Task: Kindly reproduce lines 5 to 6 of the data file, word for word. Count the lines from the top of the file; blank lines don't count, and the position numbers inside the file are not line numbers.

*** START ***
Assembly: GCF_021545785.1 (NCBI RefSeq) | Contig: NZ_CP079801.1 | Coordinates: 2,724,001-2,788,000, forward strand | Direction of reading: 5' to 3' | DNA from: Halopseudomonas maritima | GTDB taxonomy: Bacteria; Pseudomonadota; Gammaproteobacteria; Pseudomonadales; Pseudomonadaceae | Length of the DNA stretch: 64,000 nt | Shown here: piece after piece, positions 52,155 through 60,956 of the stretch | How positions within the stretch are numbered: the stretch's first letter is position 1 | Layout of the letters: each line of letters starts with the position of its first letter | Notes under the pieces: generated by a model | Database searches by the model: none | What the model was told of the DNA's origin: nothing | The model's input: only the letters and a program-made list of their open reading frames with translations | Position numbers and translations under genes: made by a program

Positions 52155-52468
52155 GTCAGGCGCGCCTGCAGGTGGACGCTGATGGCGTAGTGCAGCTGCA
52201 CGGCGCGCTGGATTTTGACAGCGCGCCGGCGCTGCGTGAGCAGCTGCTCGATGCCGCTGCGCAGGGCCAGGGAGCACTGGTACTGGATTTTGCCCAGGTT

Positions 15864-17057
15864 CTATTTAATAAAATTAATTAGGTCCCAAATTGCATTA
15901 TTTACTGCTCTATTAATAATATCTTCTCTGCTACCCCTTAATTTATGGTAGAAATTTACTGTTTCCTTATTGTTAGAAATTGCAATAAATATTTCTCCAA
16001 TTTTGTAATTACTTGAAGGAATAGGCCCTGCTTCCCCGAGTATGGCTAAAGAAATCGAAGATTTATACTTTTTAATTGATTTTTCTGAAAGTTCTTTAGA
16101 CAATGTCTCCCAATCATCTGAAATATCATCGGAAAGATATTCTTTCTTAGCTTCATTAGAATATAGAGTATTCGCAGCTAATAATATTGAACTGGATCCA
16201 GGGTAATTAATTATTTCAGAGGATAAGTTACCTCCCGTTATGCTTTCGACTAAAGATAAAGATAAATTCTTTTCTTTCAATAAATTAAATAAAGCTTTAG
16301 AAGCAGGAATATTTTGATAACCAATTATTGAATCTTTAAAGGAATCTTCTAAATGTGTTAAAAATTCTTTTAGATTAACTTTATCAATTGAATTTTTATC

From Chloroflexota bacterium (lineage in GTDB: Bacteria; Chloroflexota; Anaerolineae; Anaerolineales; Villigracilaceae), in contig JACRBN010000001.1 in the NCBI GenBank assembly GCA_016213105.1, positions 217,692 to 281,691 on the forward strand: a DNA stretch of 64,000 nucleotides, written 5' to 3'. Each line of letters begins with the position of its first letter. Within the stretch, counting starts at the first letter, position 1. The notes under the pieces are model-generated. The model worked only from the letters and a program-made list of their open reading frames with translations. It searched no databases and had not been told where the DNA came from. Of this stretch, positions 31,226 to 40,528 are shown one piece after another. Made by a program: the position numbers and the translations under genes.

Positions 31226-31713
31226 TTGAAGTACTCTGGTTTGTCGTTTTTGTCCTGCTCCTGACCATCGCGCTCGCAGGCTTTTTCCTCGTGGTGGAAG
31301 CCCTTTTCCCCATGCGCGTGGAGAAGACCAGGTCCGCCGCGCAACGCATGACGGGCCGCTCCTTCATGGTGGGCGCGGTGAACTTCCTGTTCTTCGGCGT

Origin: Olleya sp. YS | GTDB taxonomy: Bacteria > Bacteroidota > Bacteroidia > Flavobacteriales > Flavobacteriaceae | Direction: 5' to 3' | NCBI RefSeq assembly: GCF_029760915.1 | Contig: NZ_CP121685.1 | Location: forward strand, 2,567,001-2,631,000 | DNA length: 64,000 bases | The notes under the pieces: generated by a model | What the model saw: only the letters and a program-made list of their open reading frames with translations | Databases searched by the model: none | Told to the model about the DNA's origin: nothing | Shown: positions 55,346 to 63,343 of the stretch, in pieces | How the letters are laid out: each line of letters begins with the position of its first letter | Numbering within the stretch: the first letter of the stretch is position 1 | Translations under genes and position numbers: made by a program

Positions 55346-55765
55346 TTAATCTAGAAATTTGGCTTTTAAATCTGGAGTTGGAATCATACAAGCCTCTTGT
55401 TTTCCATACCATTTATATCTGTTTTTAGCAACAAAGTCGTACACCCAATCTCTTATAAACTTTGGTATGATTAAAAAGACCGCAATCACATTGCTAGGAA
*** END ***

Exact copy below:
Positions 15864-17057
15864 CTATTTAATAAAATTAATTAGGTCCCAAATTGCATTA